The fact that Poland, the Czech Republic or Hungary are moving away from the EU, pushing themselves to its margin, is of great importance to Ukraine. After all, Kyiv would like to be as close to the united Europe as possible – Kateryna Zarembo, deputy director at the New Europe Centre tells EURACTIV.pl.
By Michał Strzałkowski
Is the Visegrad Group perceived in Ukraine as an important partner?
The Visegrad Group is not seen as a coherent international player or one homogenous cooperation partner. Of course, this term is used, and it appears in the public space but cooperation with the V4 is not perceived as some model of effective cooperation with Europe, and even less as a model of effective partnership.
Simultaneously, each of the Visegrad Group countries has different priorities in relations with Ukraine. Unfortunately, recently relations between Ukraine and Poland or Hungary have deteriorated considerably.
Why did this happen? Even in the previous decade, and especially after the Orange Revolution, it seemed that the countries of the Visegrad Group would be close to Ukraine.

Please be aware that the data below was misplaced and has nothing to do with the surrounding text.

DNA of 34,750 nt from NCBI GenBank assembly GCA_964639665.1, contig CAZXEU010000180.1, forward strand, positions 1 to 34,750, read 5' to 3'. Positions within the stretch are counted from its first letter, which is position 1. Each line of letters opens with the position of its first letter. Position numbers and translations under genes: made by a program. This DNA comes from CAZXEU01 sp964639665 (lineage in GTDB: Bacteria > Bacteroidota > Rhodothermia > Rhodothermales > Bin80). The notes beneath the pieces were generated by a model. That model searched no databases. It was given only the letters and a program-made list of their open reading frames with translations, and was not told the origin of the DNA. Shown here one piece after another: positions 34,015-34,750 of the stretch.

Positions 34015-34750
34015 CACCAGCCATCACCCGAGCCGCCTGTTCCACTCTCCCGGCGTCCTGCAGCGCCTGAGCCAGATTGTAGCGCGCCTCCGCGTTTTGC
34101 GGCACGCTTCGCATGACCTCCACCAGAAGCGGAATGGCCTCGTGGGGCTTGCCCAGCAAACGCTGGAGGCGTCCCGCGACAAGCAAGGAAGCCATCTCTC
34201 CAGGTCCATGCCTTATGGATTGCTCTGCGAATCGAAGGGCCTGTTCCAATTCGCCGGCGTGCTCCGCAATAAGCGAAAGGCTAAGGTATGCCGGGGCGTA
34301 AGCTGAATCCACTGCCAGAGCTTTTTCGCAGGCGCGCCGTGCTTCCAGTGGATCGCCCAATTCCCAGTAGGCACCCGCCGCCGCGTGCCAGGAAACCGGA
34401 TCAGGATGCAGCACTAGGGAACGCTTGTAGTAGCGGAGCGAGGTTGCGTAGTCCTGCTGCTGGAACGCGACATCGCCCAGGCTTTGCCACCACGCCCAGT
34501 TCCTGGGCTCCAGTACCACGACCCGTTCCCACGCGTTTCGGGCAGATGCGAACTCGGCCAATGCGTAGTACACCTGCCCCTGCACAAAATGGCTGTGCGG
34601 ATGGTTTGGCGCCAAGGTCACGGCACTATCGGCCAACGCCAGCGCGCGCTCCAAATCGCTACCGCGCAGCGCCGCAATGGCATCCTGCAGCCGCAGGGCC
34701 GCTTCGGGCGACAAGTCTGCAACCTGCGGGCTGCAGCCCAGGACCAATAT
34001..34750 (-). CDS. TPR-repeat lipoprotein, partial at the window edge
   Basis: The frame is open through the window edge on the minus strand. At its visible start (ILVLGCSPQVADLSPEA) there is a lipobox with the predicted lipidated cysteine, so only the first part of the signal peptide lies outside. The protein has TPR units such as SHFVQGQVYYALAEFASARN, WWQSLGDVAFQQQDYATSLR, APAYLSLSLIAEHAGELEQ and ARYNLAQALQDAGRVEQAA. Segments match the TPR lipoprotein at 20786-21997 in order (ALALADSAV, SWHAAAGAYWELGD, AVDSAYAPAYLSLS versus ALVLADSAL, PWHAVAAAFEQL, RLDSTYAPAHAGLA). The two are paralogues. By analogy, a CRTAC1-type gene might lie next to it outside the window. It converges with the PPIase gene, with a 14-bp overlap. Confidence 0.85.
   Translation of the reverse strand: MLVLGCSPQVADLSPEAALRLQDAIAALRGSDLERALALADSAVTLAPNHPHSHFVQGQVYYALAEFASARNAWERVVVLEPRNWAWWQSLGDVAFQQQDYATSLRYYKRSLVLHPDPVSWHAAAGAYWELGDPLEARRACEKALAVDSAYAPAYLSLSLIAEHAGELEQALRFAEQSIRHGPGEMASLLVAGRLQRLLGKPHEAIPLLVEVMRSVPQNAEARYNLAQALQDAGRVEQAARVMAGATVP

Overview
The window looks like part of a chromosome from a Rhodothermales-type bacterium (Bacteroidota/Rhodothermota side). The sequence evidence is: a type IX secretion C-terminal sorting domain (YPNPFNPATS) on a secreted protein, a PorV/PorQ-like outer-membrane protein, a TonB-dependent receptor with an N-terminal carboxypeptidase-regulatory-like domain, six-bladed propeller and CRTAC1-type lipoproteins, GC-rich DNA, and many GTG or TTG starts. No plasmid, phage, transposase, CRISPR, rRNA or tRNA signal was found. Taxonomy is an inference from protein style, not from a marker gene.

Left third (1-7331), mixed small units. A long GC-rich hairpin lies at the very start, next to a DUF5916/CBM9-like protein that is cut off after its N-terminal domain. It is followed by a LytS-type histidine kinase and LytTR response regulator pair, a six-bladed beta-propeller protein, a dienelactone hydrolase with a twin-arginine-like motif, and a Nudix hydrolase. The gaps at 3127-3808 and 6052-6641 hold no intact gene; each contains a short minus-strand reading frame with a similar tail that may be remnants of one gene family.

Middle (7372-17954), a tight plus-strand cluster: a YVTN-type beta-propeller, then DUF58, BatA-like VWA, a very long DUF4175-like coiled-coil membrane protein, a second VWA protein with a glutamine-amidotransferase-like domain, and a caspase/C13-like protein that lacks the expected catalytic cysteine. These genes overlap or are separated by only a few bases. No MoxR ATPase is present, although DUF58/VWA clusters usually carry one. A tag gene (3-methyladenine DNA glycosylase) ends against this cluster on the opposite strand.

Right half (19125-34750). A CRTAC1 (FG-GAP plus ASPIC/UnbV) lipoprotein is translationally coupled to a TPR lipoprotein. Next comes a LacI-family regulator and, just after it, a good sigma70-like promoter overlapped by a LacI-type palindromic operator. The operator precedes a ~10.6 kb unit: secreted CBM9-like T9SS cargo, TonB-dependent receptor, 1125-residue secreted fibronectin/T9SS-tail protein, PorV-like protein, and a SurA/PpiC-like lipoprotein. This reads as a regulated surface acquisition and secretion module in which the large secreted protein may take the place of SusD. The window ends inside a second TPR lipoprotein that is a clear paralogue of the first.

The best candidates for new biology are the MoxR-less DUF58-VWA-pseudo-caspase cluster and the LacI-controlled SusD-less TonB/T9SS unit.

I think there are many reasons. First of all, we have seen political changes in the Visegrad countries in recent years. Viktor Orban in Hungary increasingly emphasizes national issues, and in this context also disputes with Ukraine. In Poland, since the right-wing Law and Justice (PiS) party took power, also national affairs are more strongly accented. In the meantime [in 2013], also Czech Republic chose a pro-Russian president. And so, the views of the Visegrad countries regarding the relations with Ukraine have changed.
Secondly, in each of these countries there is a different agenda for bilateral relations with Ukraine, while especially with Poland and Hungary the agenda is loaded with conflictual issues. Long-term solutions and systematic dialogue are needed here. This will not be settled on one, even very successful, summit. I am referring to issues related to history or to historical memory, which now play a significant role in Ukrainian-Polish relations or issues of the new Ukrainian educational law and national minorities in Ukrainian-Hungarian relations.
And how about the relations with Russia? How important is this factor? The countries of the Visegrad Group are approaching these relations differently. Poland is a country that has badly assessed Russia's actions over the last twenty years. Hungary, on the other hand, is getting closer and closer to Russia and Budapest is talking loudly about the need to abolish EU sanctions. You have mentioned also the pro-Russian stance of Czech president. And Slovakia is somewhere between Poland and Hungary on this issue.